What Excellence Looks Like as Visual Storytellers

Caleb Marsh
August 2, 2022
8
min read

What Excellence Looks Like as Visual Storytellers

Caleb Marsh
August 2, 2022
8
min read
Everyone who has a job bears a responsibility to do that job with excellence.

At Redd Legend, we are constantly striving to become experts in our field — we want to do everything the best we possibly can, with excellence. The process of becoming an expert is difficult itself, but there are some behaviors that speed up the process. The YouTube rabbit trail recently led me to a video that I thought was pretty valuable in understanding how to become an expert and cultivate excellence. Below is an email that went out to the team discussing that video.

Hi team,

I mentioned a video Monday that I think provides some value to us as we pursue excellence as individuals and as a team. This video explores what makes one an "expert" and aligns with our core values. This video is less than 20 minutes long; take a look at it sometime during work hours. We will likely bring it back for discussion in the coming weeks.

There are four key concepts in the video:
1. Repetition
2. Valid environment (structured, patterned)
3. Timely feedback (success/failure response)
4. Deliberate practice (action at the edge of ability)

Repetition is the most intuitive requirement for expertise. The old adage "Practice makes Perfect" is terribly flawed, but holds a critical truth. If we want to get good at something, we need practice. This is why it is important that we remain patient and put in the work to create hundreds and hundreds of videos, photos, captions, etc. Repetition allows us to build muscle memory for the technical aspects of our job, which frees up our focus for the more difficult creative aspects of our job. As marketers and storytellers, repetition is the foundation of our opportunity to get better at what we do.

When it comes to a valid environment, we are at a disadvantage. A lot of our environment is qualitative, not quantitative. We are trying to make people think things, feel things, and do things. We can't really measure people's thinking, but instead we can as people what they thought and what their purchase/action intents were after watching videos or engaging with our work. We also can't measure what people feel, but we can watch them as they are watching videos and get feedback. In theory we would be able to measure whether people act, but we often don't have access to the data that tells us whether people engaged after seeing one of our videos, photographs, social posts, etc. If we do some work to improve the environment in which our work lives, we can turn it into a valid environment that provides meaningful feedback.

The timeliness of the feedback is going to be influenced by the environment we create. We should be actively putting ourselves in situations where we get immediate feedback on our work. The easiest and best way to do this is to show our work to people, ideally outside of the team, ideally in the target market, and watch and discuss their reactions. A second great option is to share work within the team. When we are working on a project and have a draft ready to go, I encourage everyone to share it with those around them. It doesn't have to be someone "in charge" or someone senior to you in the company; especially as we keep growing I want to encourage getting feedback from everyone around you. The biggest benefit to sharing with the team is the speed with which we can get a project in front of a teammate, get feedback, implement changes, and take it back for more review. This is one of the biggest reasons why we do not plan on going fully remote — the timely feedback and collaboration that comes from it gives us a huge boost in our journey to become better at what we do.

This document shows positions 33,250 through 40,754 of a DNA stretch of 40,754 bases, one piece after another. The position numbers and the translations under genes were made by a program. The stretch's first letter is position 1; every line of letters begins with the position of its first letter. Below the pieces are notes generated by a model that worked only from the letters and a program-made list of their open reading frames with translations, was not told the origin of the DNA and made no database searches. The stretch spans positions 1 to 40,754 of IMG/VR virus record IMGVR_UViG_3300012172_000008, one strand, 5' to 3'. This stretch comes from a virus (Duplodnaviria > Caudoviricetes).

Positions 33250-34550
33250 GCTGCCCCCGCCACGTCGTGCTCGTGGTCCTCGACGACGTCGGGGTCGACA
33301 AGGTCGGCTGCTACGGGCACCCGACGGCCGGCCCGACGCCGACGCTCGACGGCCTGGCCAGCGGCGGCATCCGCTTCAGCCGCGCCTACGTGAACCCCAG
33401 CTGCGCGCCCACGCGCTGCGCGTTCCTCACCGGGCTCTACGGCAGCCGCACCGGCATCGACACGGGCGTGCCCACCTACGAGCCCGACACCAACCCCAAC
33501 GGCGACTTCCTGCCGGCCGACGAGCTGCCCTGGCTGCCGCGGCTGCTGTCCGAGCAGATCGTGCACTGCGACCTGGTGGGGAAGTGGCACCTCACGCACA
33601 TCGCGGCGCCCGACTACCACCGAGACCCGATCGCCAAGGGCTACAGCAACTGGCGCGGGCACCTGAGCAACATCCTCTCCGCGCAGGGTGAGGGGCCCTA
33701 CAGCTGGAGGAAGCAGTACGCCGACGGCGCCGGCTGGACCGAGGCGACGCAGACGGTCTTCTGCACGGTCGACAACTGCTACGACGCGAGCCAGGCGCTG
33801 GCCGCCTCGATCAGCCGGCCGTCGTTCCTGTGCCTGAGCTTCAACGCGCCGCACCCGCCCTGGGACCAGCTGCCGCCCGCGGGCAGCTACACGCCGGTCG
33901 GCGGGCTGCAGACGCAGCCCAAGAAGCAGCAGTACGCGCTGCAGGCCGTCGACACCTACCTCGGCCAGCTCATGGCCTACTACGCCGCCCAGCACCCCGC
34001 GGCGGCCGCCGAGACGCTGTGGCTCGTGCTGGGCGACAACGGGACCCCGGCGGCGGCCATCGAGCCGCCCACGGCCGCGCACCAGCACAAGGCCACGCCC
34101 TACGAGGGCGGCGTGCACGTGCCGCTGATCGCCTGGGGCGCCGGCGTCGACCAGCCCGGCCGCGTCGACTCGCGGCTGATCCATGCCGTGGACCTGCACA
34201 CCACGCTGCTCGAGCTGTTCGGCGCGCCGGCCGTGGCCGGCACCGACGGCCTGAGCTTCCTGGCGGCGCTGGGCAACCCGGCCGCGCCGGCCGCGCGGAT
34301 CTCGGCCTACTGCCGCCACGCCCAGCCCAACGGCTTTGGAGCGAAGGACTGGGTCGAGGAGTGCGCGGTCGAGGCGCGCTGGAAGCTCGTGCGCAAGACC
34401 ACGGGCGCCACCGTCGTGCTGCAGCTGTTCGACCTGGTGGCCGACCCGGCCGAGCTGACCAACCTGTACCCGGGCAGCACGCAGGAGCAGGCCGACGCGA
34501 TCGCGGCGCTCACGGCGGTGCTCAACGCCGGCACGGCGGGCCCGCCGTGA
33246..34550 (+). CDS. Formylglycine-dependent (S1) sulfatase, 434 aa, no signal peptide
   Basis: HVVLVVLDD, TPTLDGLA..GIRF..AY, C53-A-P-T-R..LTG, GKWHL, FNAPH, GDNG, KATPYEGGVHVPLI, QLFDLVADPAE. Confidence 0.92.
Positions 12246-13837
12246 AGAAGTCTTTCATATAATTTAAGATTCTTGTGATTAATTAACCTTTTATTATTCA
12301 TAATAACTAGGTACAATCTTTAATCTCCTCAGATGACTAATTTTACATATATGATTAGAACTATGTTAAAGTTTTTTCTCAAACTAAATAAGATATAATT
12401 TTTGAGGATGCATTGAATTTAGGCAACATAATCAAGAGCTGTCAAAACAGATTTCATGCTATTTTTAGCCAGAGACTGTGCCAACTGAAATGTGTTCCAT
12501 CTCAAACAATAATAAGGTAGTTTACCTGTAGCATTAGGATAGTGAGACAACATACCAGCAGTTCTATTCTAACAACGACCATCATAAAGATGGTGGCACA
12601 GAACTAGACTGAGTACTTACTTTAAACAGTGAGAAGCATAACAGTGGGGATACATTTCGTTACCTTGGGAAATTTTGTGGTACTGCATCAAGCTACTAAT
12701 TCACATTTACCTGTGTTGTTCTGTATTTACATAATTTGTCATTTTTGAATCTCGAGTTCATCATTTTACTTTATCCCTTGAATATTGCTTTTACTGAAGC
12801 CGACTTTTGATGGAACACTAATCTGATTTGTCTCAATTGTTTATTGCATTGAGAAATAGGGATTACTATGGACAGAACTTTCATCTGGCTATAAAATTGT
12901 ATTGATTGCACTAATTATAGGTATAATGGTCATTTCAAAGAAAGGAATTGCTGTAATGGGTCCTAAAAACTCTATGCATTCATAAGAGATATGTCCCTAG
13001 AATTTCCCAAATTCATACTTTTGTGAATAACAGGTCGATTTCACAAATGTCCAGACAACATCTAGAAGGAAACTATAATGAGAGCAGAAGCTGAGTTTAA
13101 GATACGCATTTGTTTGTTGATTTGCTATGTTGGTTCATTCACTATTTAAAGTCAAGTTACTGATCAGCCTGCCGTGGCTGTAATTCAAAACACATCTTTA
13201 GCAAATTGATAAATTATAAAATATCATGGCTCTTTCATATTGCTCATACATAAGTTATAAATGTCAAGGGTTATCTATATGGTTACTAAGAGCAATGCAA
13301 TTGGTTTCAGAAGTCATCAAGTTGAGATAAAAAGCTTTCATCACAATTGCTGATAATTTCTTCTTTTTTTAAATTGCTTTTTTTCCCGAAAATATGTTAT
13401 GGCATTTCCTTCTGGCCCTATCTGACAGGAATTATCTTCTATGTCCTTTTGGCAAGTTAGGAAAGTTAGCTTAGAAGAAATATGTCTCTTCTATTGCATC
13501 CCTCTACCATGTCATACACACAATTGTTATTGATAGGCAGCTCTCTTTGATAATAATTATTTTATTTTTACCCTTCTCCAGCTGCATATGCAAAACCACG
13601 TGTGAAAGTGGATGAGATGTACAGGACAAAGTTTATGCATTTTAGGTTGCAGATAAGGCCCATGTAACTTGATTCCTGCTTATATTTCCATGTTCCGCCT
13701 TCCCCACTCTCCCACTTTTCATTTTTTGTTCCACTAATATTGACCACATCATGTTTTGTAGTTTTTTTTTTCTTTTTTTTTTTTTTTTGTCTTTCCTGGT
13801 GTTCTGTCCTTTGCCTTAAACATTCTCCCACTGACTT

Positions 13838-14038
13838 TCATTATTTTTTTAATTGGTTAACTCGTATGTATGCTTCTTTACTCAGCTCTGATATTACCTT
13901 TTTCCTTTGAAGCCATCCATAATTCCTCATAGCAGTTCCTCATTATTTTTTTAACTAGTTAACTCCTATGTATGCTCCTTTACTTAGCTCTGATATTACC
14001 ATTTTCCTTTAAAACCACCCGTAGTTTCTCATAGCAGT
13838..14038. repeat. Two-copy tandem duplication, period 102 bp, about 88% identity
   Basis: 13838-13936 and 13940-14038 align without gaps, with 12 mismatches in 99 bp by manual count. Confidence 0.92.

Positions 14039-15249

Deliberate practice is the final piece of the puzzle. I firmly believe the saying, "If you're not growing you're dying." Our skills as creative professionals are both random and structured. We have a lot of skills all over the place (Photoshop retouching, setting up C stands, choosing good emojis for a caption, color correction, etc.), but we also have foundational skills that form a structure that holds everything together (story structure, putting ourselves in the mindset of a client, cinematography basics, etc.). I want us to think about our skills and expertise in a structured way. We each have a set of abilities, some in which we are experts and some in which we are beginners. We should be continually adding new tools to our belt and working on the skills in which we are beginners, while simultaneously maintaining and improving things we are already good at. This is deliberate practice — practice at the edge of our comfort zone. Continue what you're good at, and continually do things you're bad at in order to get good.

This team has an incredible amount of talent and experience for how young we are (both individually and as a company). We are all young, and our company is young. Each of you should be confident that you already do a great job at your job, but I don't want us to get comfortable or rest on our abilities. There will always be room for improvement, and I want us to look back in the coming decades and see continuous growth in ourselves and in our level of expertise and excellence in our work. AJ and I are committed to investing in opportunities for everyone to learn, so if there is something that you think will help you be better at your job or at life in general, bring it to us and we will support those efforts to grow as we are able.

Have a great Friday and weekend,

Caleb Marsh
CEO
Join our newsletter to stay up to date on features and releases.
By subscribing you agree with our Privacy Policy and provide consent to receive updates from our company.
Thank you! Your submission has been received!
Oops! Something went wrong while submitting the form.
© 2023 Redd Legend Media. All rights reserved.